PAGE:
I’ve never read a comic featuring Miles Morales in a Spidey costume. Sure, I’m very aware (mostly by osmosis) who he is– but this would still be a new experience for me. I also haven’t read a Bendis comic in months… And I figured the many days in-between would stop me from getting so ragey. That said, please remember why I choose to review this comic. The reason is in the paragraph directly above the paragraph you’re reading now… And it will come into play later, toward the end of the review… Where I may (or may not) lose my shit.
On the whole, I would categorize my brief time with Miles Morales as “somewhat pleasant”. Yes, his mother is dead and his father’s run away (after Miles told him he was Spider-Man). I’m fine with all that. There should be some sadness in the life of the person who holds the mantle of Spider-Man. Sadness has always made Spidey strive to be a better hero… To be unselfish… To make sacrifices in his personal life– even if it causes conflict. (You know, everything Dan Slott’s Spider-Man isn’t about.)
There are 3 stories running though this comic. The first features Norman Osborn escaping from SHIELD and another showcases some “Spider-Twins” committing robberies. I honestly wish I could say I found either of these stories compelling, but they are all set-up… All antagonists Miles will face off with later. The third (and infinitely more interesting) story involves Miles debating whether he should tell his girlfriend
Freefall from Gen 13 Katie that he’s secretly Spider-Man. Before he decides on whether or not he should confess, Miles talks to the one person who will know what to do. And this leads me to my favorite part of the comic:
Unlike Slott, Bendis writes a decent Mary Jane. She tells Miles that it was both good and bad Pete revealed he was Spider-Man (to her). But she also warns Miles the decision to tell Katie means a hell of a lot more than him just him “telling her.” During this scene, it becomes painfully obvious emotion and intelligence are the huge things missing from Slott’s Amazing Spider-Man comic. Mary Jane Watson wasn’t just Peter Parker’s girlfriend/wife, she was also a big part of his morality as he matured. She was the one person he could honestly talk to– the friend he could receive guidance and direction from. Even here in Ultimate Spider-Man, MJ is not only helping Miles make a decision– she’s letting him know exactly how things could play out. She’s pretty much doing for Miles what she did for Pete… And it’s really great to see.
So Miles Morales – The Ultimate Spider-Man #1 was decent. It was Spider-Man without really being Spider-Man– and I kinda liked it.
My two complaints come from things I could not look past. First, the issue didn’t really read like a #1 issue. I know I’m complaining about this same shit again– but if I didn’t have some passing knowledge of the USM comic before this, I probably would have only understood 75% of what was going on. I truly believe Marvel has given up on selling #1 comics to NEW readers… And is perfectly content with selling all of their “new” first issues to EXISTING readers. (They do nothing but hurt the industry by doing this… But what else is new?)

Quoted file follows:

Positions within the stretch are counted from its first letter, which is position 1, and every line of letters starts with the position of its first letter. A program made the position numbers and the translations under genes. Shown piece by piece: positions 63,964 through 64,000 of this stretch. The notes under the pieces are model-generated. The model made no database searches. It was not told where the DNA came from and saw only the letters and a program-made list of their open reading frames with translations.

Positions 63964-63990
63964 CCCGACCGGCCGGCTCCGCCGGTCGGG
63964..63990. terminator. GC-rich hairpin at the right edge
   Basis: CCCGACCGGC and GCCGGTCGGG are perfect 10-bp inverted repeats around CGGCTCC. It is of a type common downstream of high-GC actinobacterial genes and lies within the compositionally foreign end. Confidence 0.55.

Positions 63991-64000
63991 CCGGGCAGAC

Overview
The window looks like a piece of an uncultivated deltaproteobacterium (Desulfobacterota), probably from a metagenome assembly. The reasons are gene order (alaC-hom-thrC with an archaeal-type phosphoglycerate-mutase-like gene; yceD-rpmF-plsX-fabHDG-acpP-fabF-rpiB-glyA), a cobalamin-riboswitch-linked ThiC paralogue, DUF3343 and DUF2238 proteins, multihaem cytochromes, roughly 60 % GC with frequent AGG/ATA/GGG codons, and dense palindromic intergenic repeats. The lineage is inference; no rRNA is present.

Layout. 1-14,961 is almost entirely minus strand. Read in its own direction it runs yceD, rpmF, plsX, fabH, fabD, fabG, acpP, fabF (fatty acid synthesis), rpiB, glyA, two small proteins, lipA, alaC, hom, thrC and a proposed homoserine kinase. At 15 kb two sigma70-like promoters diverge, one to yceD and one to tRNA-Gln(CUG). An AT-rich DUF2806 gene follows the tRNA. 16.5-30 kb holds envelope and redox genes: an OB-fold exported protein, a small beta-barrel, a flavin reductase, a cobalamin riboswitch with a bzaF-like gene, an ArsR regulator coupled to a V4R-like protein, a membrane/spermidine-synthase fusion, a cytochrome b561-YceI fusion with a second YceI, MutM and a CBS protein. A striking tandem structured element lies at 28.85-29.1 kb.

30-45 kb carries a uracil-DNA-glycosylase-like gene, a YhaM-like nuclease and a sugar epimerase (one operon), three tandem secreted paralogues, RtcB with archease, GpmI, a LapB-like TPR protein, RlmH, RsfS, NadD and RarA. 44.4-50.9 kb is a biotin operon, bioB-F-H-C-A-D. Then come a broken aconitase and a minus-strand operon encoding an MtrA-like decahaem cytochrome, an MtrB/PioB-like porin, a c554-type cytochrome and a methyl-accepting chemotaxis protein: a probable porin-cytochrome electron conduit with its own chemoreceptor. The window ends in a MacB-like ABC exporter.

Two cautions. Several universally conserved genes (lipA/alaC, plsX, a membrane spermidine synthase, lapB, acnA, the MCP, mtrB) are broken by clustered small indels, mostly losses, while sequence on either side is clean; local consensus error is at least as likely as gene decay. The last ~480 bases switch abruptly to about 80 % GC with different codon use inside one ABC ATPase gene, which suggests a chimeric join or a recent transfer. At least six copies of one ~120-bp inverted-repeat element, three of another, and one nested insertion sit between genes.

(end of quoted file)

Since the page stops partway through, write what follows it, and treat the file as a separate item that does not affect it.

As far as my other complaint: On the very last page, PETER PARKER fucking shows up out of nowhere. Now, I’m thinking this may be a clone thing and all– but seriously? Fuck that. Remember, I wanted to read Miles Morales The Ultimate Spider-Man #1 specifically because there was NO Peter Parker in it… And now here he is. Fucking hell. That’ll learn me. I just can’t win. – Jose Melendez
The Woods #1
Writer: James Tynion IV
Artists: Michael Dialynas
Colorist: Josan Gonzalez
Letterer: Ed Dukeshire
24 pages, $3.99
After reading the first few pages of The Woods, my initial thought was, “I think that I’m too old for this.” After completing the issue, my initial assumption was affirmed.
The story focuses on a very typical group of high school students– teens who spend their days agonizing over their social lives, their parents and their education. As relatable as this scenario is to the public (myself included)… As someone who’s seen that phase of my life come and go, I felt like I was reading something too far removed from of my maturity level to enjoy. Don’t get me wrong: I love to feel a little immature once in a while, but I think if I were at least ten years younger– this may have been a slightly more appealing piece of literature.
Aside from my obvious demographic issues, there are some glaring faults in this story that only contribute to the juvenile subject matter– dragging the comic into the realm of the ridiculous. When the stuff hits the fan suddenly and inexplicably, every character simply accepts and reacts to the situation right away. There are no moments of morbid doubt, despair and hysteria. Instead there is organization, understanding and action. The token “smart guy” character has an epiphany, manages to get a group together and formulates a random “plan” for survival– all while explaining what is happening and what WILL happen with insightful clarity. For the purpose of convenience, every character involved ends up having an individual skill or possession that allows them to carry out the “plan” without missing a beat.
High school kids who barely know how to emotionally deal with a bad test score suddenly have the maturity and life experience to remain calm and calculating in the face of a COMPLETELY foreign situation… To wrap their heads around the idea of a potential cosmic/supernatural/apocalyptic event within minutes? Give me a break. – Danielle Young